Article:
I am using a large sheet of decorative tissue paper, which I then cut into strips which would amply cover each side of the frame – you want a good overhang here, not cut to size.

For the glue, you can use Modge Podge, though good old PVA type glue is basically the same, and much cheaper. It should be thinned with water to a ratio of about 1 part glue to 2 parts water. Although, I am not that precise with measuring and weighing so for those of you who are a bit slap-dash like me, you are aiming for a very runny consistency when you mix the glue and the water.

Apply the glue along one side of the frame, making sure it is well covered, especially into the nooks and crannies of any mouldings, but not on the underside of the frame. I favour using a sponge brush for this, but a paint brush will do just as well. If your glue is as runny as it should be this will be a very messy job, so make sure you have your work area well protected before you start. You want to ‘float’ the strip of tissue into place. I cannot emphasise enough how delicately you have to lay the paper on. DO NOT press it down at this stage or you will end up with a nasty, pulpy, disastrous mess (believe me, I know what I am talking about as many of my early projects will testify). Floating is the best way to describe how to lay the paper down, and if done well you can gently maneuver it if it isn’t in the precise place it needs to be, as it should be hardly touching the glued surface, but try hard to get it in place first time — tissue paper is not very forgiving if handled too much. You should have a good overhang of paper at the edges.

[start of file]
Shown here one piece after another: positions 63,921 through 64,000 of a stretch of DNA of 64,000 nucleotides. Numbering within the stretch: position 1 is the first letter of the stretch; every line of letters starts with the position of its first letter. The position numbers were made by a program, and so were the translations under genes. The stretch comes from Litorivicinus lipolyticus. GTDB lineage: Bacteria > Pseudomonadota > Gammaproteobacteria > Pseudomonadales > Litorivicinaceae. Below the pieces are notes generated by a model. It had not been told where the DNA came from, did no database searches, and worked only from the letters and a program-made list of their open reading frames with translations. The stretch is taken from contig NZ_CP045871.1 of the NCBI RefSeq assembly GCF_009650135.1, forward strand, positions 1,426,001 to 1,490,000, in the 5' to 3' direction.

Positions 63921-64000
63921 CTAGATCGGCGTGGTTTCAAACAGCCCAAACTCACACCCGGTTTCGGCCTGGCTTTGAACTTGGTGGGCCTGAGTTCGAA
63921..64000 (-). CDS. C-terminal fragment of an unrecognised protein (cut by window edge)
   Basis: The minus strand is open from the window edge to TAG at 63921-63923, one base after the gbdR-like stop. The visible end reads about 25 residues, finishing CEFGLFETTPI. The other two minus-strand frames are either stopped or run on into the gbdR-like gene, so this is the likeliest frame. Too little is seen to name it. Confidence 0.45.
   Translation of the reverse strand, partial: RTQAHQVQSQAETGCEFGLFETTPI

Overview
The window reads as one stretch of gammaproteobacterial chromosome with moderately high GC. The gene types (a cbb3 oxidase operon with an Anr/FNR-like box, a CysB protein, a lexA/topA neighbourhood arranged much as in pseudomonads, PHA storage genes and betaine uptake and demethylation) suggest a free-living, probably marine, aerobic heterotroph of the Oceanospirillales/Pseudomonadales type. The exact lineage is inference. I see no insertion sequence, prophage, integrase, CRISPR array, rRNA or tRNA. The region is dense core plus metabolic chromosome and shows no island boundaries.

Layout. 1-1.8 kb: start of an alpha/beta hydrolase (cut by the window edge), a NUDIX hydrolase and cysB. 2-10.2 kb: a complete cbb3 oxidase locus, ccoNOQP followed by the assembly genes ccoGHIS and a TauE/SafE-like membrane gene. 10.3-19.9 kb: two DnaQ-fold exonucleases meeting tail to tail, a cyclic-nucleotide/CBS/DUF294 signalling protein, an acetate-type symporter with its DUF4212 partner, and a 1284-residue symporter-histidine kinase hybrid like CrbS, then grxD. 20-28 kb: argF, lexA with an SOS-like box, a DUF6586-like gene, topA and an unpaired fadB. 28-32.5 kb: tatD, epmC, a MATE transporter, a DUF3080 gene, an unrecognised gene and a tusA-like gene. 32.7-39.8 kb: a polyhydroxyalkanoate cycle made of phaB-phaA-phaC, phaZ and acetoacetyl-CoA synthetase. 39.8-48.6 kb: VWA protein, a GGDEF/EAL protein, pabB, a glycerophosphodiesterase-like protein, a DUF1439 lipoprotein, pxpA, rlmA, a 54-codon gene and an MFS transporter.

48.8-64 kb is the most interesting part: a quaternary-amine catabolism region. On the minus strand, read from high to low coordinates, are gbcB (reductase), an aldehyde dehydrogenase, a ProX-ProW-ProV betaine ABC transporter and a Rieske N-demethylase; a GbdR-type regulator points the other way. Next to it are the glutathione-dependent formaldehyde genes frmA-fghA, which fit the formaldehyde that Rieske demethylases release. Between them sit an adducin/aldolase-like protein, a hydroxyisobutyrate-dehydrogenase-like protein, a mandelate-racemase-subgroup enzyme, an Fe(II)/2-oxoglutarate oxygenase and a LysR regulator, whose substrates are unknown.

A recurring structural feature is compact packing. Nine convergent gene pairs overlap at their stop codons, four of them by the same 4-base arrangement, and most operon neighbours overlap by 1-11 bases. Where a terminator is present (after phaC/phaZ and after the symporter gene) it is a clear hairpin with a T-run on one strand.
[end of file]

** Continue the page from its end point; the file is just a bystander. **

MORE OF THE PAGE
Now, tear off a strip of cling film large enough to cover the area you are working on. The cling film is the secret of working with tissue paper – without it you will be making papier-mache, which was exactly what happened to me the first time I attempted this technique. Once it is covered in the cling film you can use your hands to press it into the glue and secure it into place with a gentle firmness. It moulds beautifully and you will find the fancier the frame the better. I also find that disposable gloves help, too, not essential but saves your hands from getting overly sticky and they tend to stop you damaging the wet tissue if you happen to touch it accidentally – but definitely not an essential.

I have invested in a roller and flat tool (made by Modge Podge) these are not essential either, as your fingers work just as well to press the tissue into the frame, but I do find these make the process a bit easier, give a slightly better finish to creases and edges and are invaluable for working on larger areas. Don’t worry if your tissue crinkles a bit, this is inevitable with tissue but I find a few crinkles often enhance the end result.

Once you are happy that the tissue is well applied, you can gently pull back the cling film and apply the next strip in the same way. If there is a cross over at the corners this can be gently trimmed back, or you can let the paper strips cross, either gives a good result.

You can use the same strip of cling film over and over, but be careful to make sure the glue side is face down onto the tissue each time. You can also use scrunched cling film to apply more pressure to difficult areas, if needs be. Once all fours sides of the frame are covered you can very gently go over the tissue paper once more with the thinned glue in a delicate dabbing motion — a sponge brush or an old sponge is best for this. It just helps the tissue adhere well and seals it.

Leave the frame for an hour or two to dry thoroughly. Once completely dry it should be set hard onto the frame. You can now trim off the excess tissue with a small piece of sandpaper by lightly brushing it along the edge of the frame with small sweeping motions. This leaves a beautiful, clean finished edge and is extremely satisfying I find, almost like magic in the perfect finished edge that it leaves 🙂

You can now seal the frame with a coat or two of PVA or Modge Podge, or varnish. I have found decorator’s varnish to be the best top layer for this sort of work, as it gives a good robust finish – it comes in dead flat, satin and gloss, depending on your preference. I finished this one with satin.


Do Feel free to ask any questions in the comments below, and if you have a go at this project do post pictures of it, I would love to see them. I hope you enjoyed this little tutorial – many more to come.

 Janis x